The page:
BioE communications office
4/15/2019 1:36:24 PM
Illinois Bioengineering faculty were among those who presented during the Mayo Clinic & University of Illinois Alliance for Technology-based Healthcare workshop—“Human Diseases at the Crossing of Science, Engineering, and Medicine”—on April 13 & 14 at the University of Illinois at Urbana-Champaign.
The workshop brought together medical and graduate students in the biomedical community from Mayo Clinic and students from the Illinois’ Master of Engineering in Bioengineering program to spark innovation and discuss technology-driven solutions to the grand challenges in medicine.
“We heard from leading experts in biosensing, artificial intelligence, smart implants, and robotics,” said workshop co-chair Dipanjan Pan, associate head of the Bioengineering Graduate Programs and an Illinois Bioengineering associate professor. “Students learned to formulate solutions to unmet clinical needs using a ‘white paper approach’ and apply crucial skills at the interface of engineering and science.”
According to Bruce Horazdovsky, associate dean of the Mayo Graduate School, this is just the latest event that the Mayo Clinic and Illinois Alliance has offered to bring together students from the Mayo Clinic College of Medicine and Science and the Illinois Department of Bioengineering to explore this interesting cross-road between science and medicine.
“This workshop provided an outstanding opportunity for graduate, medical, and MD-PhD students to learn from the world’s experts at Illinois how engineering truly impacts medicine and patient care in exciting new ways,” said Horazdovsky.
The workshop featured two renowned keynote speakers, John Rogers, professor of Materials Science and Engineering, Biomedical Engineering, and Neurological Surgery from Northwestern University, who presented his work on soft electronics for the body; and Rashid Bashir, Bioengineering professor and the dean of the Illinois College of Engineering, who presented his research group’s work on microfluidics and nanotechnology for biology and medicine.
Other plenary presenters included:
- Prof. Rohit Bhargava, Founder Professor in Bioengineering; Director of the Cancer Center at Illinois – “Chemical imaging for label-free pathology”
- Prof. Stephen A. Boppart, MD, Abel Bliss Professor in Bioengineering and Electrical and Computer Engineering at Illinois; Interim Executive Associate Dean of the Carle Illinois College of Medicine - “Translating Biophotonics and Imaging Technologies for Clinical Applications”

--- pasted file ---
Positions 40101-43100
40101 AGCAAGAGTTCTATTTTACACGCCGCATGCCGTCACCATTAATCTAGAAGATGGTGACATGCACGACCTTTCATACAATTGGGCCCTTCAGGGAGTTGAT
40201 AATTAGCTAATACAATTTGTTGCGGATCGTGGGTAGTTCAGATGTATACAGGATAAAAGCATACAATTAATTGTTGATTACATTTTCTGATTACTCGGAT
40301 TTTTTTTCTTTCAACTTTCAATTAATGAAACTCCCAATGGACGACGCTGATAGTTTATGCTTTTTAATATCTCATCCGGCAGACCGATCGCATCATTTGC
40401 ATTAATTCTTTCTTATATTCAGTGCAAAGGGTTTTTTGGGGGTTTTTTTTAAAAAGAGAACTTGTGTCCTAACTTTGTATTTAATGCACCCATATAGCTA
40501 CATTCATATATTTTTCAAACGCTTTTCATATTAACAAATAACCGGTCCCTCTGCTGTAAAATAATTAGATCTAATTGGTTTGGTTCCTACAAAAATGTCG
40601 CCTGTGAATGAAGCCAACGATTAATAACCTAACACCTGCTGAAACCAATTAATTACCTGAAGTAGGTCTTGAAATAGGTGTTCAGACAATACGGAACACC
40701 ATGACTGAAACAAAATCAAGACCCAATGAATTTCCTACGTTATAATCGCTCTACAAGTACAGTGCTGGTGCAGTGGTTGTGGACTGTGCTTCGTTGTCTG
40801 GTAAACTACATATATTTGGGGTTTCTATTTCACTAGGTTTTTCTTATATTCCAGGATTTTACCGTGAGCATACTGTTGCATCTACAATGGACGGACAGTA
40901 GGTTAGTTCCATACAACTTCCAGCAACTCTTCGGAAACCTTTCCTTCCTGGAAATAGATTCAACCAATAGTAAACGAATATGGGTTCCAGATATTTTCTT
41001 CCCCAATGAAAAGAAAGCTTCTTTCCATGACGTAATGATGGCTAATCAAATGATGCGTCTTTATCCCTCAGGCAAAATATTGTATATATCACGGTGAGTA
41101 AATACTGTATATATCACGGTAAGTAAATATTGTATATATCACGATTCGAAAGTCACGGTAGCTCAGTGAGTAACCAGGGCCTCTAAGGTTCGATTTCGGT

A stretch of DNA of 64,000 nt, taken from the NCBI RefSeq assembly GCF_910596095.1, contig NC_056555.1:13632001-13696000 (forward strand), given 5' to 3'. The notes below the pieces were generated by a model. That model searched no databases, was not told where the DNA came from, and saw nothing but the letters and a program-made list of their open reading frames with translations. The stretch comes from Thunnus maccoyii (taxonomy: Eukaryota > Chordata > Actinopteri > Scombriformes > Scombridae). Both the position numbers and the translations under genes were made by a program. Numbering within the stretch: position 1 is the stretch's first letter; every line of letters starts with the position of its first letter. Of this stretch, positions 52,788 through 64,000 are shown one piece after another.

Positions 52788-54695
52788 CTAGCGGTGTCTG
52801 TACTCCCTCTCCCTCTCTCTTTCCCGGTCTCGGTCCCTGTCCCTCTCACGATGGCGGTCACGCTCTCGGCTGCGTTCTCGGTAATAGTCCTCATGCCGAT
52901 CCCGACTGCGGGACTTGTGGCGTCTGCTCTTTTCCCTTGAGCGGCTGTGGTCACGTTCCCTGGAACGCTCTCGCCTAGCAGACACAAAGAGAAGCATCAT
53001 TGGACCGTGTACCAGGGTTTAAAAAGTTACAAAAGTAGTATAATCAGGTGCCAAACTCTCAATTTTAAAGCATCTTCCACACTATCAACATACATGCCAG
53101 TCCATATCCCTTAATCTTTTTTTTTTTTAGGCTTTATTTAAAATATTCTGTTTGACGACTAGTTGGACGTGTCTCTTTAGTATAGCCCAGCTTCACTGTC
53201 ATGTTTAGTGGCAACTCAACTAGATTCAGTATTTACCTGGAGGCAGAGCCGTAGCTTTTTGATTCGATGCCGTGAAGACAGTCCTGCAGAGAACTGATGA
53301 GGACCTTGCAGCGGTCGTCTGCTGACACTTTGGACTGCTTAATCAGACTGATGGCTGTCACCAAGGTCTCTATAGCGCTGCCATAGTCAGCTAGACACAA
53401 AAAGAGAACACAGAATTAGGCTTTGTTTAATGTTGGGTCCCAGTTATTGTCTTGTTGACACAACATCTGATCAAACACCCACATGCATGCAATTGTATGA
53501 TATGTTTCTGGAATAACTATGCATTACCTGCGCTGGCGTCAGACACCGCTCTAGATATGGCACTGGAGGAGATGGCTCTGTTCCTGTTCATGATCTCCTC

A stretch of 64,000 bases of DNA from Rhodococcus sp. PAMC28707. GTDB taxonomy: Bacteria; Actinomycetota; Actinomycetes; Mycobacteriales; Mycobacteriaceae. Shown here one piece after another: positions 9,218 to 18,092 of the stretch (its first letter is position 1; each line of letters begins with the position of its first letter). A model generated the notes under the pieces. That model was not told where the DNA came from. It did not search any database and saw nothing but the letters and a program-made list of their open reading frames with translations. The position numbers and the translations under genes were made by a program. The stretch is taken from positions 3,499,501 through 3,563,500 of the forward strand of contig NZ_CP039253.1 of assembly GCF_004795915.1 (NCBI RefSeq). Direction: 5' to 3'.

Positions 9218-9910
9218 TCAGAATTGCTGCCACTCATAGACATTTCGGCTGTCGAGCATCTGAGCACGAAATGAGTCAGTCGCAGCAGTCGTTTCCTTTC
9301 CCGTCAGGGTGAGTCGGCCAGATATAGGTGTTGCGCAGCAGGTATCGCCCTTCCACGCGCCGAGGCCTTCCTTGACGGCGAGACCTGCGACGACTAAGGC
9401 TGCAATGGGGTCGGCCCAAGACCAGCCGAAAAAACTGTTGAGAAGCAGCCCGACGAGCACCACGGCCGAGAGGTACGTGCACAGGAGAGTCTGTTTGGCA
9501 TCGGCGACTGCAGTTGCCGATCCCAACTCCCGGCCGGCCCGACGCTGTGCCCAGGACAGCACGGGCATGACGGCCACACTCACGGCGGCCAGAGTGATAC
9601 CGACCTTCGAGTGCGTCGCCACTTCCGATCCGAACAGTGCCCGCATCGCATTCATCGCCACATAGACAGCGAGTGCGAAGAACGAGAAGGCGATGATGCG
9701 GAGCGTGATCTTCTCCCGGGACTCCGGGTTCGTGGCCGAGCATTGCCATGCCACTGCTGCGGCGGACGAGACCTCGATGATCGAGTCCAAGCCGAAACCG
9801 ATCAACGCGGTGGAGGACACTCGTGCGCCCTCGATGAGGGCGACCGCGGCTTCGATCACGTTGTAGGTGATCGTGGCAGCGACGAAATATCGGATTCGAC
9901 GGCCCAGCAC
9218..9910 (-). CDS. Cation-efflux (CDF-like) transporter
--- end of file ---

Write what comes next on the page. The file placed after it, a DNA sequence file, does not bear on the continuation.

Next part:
- Prof. Brian T. Cunningham, Donald Biggar Willett Professor in Engineering and Director of the Micro- and Nanotechnology Lab at Illinois - “Digital Resolution Biosensing of miRNA for Cancer Diagnostics"
- Prof. Viktor Gruev, Associate Professor, Electrical and Computer Engineering at Illinois and the Carle Illinois College of Medicine — “Near Infrared Image Guided Surgery”
- Prof. Vitaly Herasevich, MD, Professor of Anesthesiology at Mayo Clinic - "Demystifying Artificial Intelligence and the Future of EMR"
- Prof. Joseph Irudayaraj, Founder Professor in Bioengineering at Illinois - "Optogenetic tools for epigenome regulation"
- Prof. Ravishankar Iyer, George and Ann Fisher Distinguished Professor of Engineering, Electrical and Computer Engineering and the Coordinated Science Laboratory at Illinois - “Deep Analytics and Artificial Intelligence in Precision Medicine”
- Prof. Thenkurussi (Kesh) Kesavadas, Professor and Director of the Health Care Engineering Systems Center at Illinois – “Virtual reality in medicine”
- Prof. Yi Lu, Jay and Ann Schenck Professor of Chemistry at Illinois – “Functional DNA Nanotechnology and its Applications in Medical Diagnostics, Imaging and Drug Delivery”
- Prof. Shuming Nie, Grainger Distinguished Chair in Bioengineering at Illinois – “Image-Guided Cancer Surgery: Engineering Challenges and Clinical Opportunities”
This workshop was funded by the Mayo Clinic and University of Illinois Alliance for Technology-Based Healthcare through the Interdisciplinary Health Sciences Institute on the Illinois campus, and Mayo Clinic’s Center for Individualized Medicine and College of Medicine and Science.
“The Mayo-Illinois Alliance was pleased to provide support for this workshop to build on the long history of educational programs that the Alliance has supported, including Summer Undergraduate Research Fellowships, IT Interns, Graduate Fellowships, and the Computational Genomics Shortcourse,” said Bryan White, director of the Alliance and professor of Animal Science at Illinois. “We’re pleased that this workshop provided new educational opportunities in technology-based healthcare for medical students on the three Mayo Clinic campuses.”